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142 6: Bad country reputation x High country of origin salience x No response September 23, 2011, Friday, Final Edition Reports of explosions, injuries lead to HongXing microwave recall BYLINE: By Laura Mize; Miao Guo contributed reporting for this article. SECTION: Section C; Column 6; Business/Financial Desk; LENGT H: 422words DATELINE: Washington, D.C., September 23 Washington, D.C. The U.S. Consumer Product Safety Commission and Chinese electronics announced a recall of the company have received more than a dozen complaints from customers whose microwaves exploded while cooking. Jana Fischer, a spokesperson for the commission, said the latest complaint came Monday af ter a Philadelphia woman reportedly suffered large cuts on her arms, face and upper body when her microwave exploded just as she was reaching to open the door. The woman was treated at a Philadelphia hospital and had many pieces of shrapnel removed from her skin. Three other cases involving serious injuries have been reported in other states, as well as numerous explosions that did not cause serious injuries. A spokesperson with the Office of Consumer Affairs in Canada confirmed today that the office has received an unspecified number of similar complaints, with at least three citing serious injuries to customers. and correct it. We encourage anyone who owns a HongXing QuickCook microwave to call the hotline established for the recall. While there are increasing numbers of people questioning the safety of products made in China, the Chinese government has not yet released an official statement nor scheduled a press conference regarding the current situation. HongXing began selling QuickCook Microwaves in July 2009. The recall includes all QuickCook microwaves sold since then, an estimated 2million. For details about the recall, QuickCook microwave owners should call (800) 995 6743 and have the serial number from the back of the micr owave ready when calling. Copyright 2011The New York Times Company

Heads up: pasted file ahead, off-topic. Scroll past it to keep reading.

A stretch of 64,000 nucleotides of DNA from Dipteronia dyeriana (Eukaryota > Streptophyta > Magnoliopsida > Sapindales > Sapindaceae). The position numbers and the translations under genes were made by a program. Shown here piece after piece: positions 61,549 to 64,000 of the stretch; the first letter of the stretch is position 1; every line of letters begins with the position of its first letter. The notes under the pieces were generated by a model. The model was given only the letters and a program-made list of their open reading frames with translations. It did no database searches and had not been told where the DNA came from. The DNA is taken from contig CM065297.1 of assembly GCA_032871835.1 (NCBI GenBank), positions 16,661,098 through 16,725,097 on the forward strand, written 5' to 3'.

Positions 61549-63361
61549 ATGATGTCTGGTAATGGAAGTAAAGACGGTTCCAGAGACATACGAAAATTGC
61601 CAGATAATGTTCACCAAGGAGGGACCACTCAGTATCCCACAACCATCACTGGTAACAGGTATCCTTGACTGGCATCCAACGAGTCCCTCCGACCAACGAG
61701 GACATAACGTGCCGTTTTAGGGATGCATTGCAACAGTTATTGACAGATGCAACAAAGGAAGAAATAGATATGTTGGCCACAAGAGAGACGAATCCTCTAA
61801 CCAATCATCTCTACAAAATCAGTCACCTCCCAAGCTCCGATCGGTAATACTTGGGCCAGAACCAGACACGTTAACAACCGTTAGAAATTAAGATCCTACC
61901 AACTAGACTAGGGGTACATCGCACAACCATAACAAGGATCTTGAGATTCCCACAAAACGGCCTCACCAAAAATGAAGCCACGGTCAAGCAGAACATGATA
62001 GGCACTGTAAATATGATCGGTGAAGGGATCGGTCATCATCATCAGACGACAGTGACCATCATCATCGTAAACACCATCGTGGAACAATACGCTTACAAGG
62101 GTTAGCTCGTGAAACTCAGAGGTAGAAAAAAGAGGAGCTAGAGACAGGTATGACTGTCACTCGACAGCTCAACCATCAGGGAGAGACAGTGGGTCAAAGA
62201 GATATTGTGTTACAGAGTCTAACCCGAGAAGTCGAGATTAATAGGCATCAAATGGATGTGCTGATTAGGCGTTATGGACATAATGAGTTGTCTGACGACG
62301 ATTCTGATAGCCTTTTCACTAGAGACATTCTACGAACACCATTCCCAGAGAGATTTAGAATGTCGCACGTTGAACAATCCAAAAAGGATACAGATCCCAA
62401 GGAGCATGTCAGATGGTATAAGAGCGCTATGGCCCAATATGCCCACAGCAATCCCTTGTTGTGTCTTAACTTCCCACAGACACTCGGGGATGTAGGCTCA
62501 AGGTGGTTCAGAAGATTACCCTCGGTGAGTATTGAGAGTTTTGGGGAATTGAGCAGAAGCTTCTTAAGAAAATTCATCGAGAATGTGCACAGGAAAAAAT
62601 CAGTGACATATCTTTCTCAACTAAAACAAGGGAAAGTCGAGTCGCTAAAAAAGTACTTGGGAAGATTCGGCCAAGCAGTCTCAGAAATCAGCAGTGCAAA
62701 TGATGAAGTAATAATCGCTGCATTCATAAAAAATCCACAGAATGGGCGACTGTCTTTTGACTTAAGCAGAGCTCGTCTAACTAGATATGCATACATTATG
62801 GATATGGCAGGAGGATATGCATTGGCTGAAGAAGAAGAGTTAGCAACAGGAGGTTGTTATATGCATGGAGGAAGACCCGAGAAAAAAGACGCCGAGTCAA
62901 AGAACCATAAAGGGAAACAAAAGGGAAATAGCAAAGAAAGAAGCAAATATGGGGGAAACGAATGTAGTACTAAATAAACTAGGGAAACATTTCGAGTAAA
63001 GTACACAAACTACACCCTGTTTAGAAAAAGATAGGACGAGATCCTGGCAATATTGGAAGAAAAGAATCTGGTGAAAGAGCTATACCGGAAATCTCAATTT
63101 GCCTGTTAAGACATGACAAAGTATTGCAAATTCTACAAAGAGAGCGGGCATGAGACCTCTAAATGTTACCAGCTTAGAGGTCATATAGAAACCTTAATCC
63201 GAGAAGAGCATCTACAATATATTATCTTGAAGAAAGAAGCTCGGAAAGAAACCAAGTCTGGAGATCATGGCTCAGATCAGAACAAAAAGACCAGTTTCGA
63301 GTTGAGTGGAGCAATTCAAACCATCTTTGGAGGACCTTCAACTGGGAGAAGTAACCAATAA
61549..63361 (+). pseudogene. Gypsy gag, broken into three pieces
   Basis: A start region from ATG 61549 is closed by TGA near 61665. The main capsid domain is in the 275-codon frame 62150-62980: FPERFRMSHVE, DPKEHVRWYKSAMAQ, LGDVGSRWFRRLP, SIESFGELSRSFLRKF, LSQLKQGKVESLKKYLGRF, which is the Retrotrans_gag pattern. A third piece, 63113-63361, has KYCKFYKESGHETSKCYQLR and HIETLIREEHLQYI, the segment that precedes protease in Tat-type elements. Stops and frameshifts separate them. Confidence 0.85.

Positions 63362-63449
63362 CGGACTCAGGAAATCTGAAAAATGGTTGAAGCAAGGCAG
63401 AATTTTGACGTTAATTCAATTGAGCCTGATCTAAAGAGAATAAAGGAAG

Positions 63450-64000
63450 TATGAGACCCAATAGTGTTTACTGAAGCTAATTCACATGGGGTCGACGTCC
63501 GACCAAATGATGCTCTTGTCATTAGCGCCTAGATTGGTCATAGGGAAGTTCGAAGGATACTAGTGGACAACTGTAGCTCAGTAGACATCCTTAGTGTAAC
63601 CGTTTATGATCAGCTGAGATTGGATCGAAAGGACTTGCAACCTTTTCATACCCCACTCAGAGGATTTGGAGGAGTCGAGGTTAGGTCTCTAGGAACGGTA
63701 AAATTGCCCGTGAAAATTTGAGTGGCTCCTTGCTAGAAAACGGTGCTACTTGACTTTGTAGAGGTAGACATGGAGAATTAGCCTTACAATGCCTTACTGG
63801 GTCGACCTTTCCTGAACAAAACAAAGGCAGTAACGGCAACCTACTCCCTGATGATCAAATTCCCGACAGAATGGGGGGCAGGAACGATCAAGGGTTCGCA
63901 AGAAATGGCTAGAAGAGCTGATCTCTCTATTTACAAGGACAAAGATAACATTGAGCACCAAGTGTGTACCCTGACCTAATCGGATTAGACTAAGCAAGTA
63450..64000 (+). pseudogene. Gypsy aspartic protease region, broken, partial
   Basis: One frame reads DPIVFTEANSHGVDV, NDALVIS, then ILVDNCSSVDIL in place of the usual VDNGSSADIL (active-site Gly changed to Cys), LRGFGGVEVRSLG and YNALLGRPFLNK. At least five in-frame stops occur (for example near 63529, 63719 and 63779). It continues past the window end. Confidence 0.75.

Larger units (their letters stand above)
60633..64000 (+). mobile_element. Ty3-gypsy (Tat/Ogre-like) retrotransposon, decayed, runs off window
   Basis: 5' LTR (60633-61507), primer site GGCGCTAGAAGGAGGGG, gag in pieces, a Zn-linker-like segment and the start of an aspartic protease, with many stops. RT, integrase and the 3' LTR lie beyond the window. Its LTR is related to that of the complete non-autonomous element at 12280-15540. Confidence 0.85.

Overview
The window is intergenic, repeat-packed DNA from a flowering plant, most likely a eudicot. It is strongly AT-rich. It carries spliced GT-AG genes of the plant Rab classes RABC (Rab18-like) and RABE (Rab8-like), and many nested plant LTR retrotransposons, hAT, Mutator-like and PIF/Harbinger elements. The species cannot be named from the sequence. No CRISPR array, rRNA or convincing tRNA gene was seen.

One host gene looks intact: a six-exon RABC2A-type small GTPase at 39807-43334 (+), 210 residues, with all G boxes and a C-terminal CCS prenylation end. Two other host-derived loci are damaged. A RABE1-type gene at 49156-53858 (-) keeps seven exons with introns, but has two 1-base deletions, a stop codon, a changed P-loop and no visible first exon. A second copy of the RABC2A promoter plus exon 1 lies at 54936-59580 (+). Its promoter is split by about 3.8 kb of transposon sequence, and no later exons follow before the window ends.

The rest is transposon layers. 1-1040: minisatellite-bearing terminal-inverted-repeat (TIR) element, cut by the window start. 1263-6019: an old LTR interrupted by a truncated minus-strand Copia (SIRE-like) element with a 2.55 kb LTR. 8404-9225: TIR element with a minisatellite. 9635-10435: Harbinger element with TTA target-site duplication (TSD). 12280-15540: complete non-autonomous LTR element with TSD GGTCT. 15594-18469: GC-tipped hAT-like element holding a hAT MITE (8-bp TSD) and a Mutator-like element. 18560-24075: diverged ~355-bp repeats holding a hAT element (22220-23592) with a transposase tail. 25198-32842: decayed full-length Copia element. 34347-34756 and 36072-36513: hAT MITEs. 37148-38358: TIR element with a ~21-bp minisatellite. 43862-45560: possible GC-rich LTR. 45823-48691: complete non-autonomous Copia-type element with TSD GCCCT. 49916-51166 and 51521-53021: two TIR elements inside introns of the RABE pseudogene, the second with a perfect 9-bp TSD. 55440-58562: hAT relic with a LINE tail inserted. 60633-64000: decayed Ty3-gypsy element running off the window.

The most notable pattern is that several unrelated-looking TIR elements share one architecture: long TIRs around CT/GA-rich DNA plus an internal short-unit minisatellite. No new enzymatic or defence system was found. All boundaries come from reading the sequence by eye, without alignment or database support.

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143 6: Bad country reputation x High country of origin salience x No response September 23, 2011, Friday, Final Edition HongXing recalls microwave after explosions span the globe BYLINE: B y Lydia Williams; Miao Qing contributed reporting for this article. SECTION: Section C; Column 6; Business/Financial Desk; LENGTH: 422words DATELINE: Washington, D.C., September 23 Washington D.C. Representatives from HongXing, the major Chinese electroni cs company, estimated over 2 million model QuickCook microwaves on Thursday. HongXing has been facing media scrutiny since mid September after 16 separate incidents of microwave explosions in the U.S., South America, Europe and Asia. The estimated cost of the recall of the microwaves is more than $50 million. The explosions have occurred worldwide and caused major and minor injuries to over 22 people. One of the more s evere reported injuries is third degree burns on the face and chest of a 19 year old Allison Gregory in Cleveland. our QuickCook Microwaves and are deeply grieved to hear injuries ofour customers have are issuing a recall to ensure future safety, we stand by our products and are investigating the Activist organizations have been fo rmed on Facebook and Twitter questioning the quality of Chinese products and holding the country responsible for the explosions. However, while public opinion toward China and the quality of its products is getting worse, the Chinese government has not responded to the current product recall situation so far. This is the largest microwave recall to date. The QuickCook microwaves have been on the market since April of 2009. For more information on the recall, call (800) 995 6743. Copyright 2011 The Wall Street Journal Company